What is a Vaccine?
In the most simplified terms, a vaccine is a biological preparation that provides active acquired immunity against a certain disease. Usually a vaccine consists of a biological agent that represents the disease-causing microorganism. It is often made from a weakened or killed form of the microorganism, its toxins or one of its surface protein antigens. An individual that has been vaccinated produces antibodies against the protein antigen that protect him/her from contracting the disease upon attack from the pathogenic microorganism.
What are the approaches for Vaccine Development?
Scientists take many approaches to design vaccines against a pathogenic microorganism. These choices are dictated by the nature of pathogen and the infection as well as practical considerations about the use of the vaccine. Some of the options include live attenuated vaccines, inactivated vaccines, DNA vaccines and recombinant subunit vaccines. See schematic below for an overview of the various approaches used to make a vaccine. This technical note discusses the basics of research and production of recombinant vaccines.
Figure 1: Various approaches for Vaccine Development
What is a Recombinant Vaccine?
Vaccine generated using recombinant DNA technology is called recombinant vaccine. While there are various types of vaccines made possible by recombinant DNA technology, recombinant vaccines can be classified into two major categories.
- DNA vaccines
- Recombinant (protein subunit) vaccines
These vaccines usually consist of synthetic DNA containing the gene that encodes the disease-agent protein. Usually, the plasmid DNA used as vaccine is propagated in bacteria such as E. coli and they are isolated and purified for injection. This “naked” DNA is usually injected intramuscularly or intradermally. The principle behind a DNA vaccine is that the antigen can be expressed directly by host cells in a way that simulates viral infection and invokes an immune response from the host. This is similar to GenScript's DNA Immunization Technology which is a powerful tool that aids in custom antibody production against membrane proteins, other problematic antigens, as well as for early DNA vaccine development studies. DNA immunization technique allows antigen production to occur in vivo, bypassing the need to produce and purify protein antigen in vitro. Click here to learn more about how GenScript's DNA immunization service can help you succeed in your next DNA vaccine development project. Schematic below illustrates concept of DNA vaccine.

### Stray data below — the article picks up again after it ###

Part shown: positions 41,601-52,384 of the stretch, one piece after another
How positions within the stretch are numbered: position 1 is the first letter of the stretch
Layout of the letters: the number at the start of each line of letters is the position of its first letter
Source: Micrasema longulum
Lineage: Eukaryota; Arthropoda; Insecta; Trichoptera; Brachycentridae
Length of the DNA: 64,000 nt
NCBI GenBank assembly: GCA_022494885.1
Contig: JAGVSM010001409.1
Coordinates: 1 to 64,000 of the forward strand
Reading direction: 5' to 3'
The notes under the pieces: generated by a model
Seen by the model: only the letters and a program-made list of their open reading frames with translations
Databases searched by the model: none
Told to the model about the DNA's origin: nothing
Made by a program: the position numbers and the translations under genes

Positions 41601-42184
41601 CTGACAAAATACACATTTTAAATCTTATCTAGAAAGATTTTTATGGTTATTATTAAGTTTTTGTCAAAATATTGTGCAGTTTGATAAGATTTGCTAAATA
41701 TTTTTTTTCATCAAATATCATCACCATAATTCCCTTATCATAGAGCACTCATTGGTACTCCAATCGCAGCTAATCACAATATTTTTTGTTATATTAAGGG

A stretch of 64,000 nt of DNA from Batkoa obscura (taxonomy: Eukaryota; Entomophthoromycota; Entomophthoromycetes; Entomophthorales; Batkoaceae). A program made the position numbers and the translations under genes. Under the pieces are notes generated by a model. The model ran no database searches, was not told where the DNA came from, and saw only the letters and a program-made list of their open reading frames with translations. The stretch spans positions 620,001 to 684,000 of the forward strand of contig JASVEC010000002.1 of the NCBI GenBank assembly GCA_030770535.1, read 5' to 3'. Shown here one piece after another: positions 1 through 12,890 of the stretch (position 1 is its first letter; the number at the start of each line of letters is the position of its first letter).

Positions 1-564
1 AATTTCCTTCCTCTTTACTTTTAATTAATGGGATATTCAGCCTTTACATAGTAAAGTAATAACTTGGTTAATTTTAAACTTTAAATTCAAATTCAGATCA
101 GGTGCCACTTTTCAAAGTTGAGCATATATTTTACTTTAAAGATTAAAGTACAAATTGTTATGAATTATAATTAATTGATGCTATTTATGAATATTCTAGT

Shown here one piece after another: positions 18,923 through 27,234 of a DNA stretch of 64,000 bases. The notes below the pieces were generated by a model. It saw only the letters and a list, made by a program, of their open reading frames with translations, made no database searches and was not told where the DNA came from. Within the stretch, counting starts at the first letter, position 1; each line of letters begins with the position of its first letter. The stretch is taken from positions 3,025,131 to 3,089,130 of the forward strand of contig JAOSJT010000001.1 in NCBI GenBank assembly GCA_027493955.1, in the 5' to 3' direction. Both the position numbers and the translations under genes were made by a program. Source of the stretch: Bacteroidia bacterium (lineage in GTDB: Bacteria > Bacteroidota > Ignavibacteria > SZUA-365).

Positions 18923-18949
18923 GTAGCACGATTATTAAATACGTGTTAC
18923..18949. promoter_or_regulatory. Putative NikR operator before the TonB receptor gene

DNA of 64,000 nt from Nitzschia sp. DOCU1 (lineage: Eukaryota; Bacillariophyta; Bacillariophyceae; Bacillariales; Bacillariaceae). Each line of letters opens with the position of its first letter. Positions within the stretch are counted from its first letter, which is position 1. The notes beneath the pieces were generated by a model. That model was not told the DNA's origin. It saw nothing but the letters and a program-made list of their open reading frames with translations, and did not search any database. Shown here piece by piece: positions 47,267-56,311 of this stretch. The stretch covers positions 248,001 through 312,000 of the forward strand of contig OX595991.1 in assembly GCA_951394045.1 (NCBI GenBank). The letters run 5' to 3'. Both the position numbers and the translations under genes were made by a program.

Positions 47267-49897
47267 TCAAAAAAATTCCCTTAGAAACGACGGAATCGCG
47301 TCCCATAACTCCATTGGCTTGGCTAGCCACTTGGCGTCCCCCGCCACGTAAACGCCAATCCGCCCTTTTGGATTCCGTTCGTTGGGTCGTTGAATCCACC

Figure 2: Principle of DNA vaccine. Read More »
GenScript is a world leader in synthetic DNA technology and its rush gene synthesis service helped Novavax develop a vaccine candidate for avian influenza A/H7N9 in record time of 289 days, less than 6 weeks after initial reports of infections in April 2013. Click here to learn more about how GenScript gene synthesis services can accelerate your vaccine research.
Recombinant (protein subunit) Vaccines
These are subunit vaccines containing only a fraction of the pathogenic organism. Often time these are synthetic peptides that represent the protein component that induces an immune response. But they can also consist of protein subunits (antigens) expressed in a heterologous expression system (E. coli, yeast, insect etc.) using recombinant protein expression technologies. Most of the vaccines under investigation today are based on such purified recombinant proteins or subunits of antigens. One of the best examples of recombinant protein vaccine currently in use in humans is the vaccine against Hepatitis B Virus (HBV).
Figure 3: Recombinant Hepatitis B Vaccine Production Summary. Read more »
GenScript Services for Recombinant Vaccine Research
At GenScript, E. coli expression is routinely used for the production of high quality recombinant protein used in vaccine research applications. Baculovirus expression is also widely used given its applicability to a wide variety of proteins, their authentic modifications (resembling antigenic protein) and also for cost reasons. To see an overview of recombinant protein expression systems, click here.
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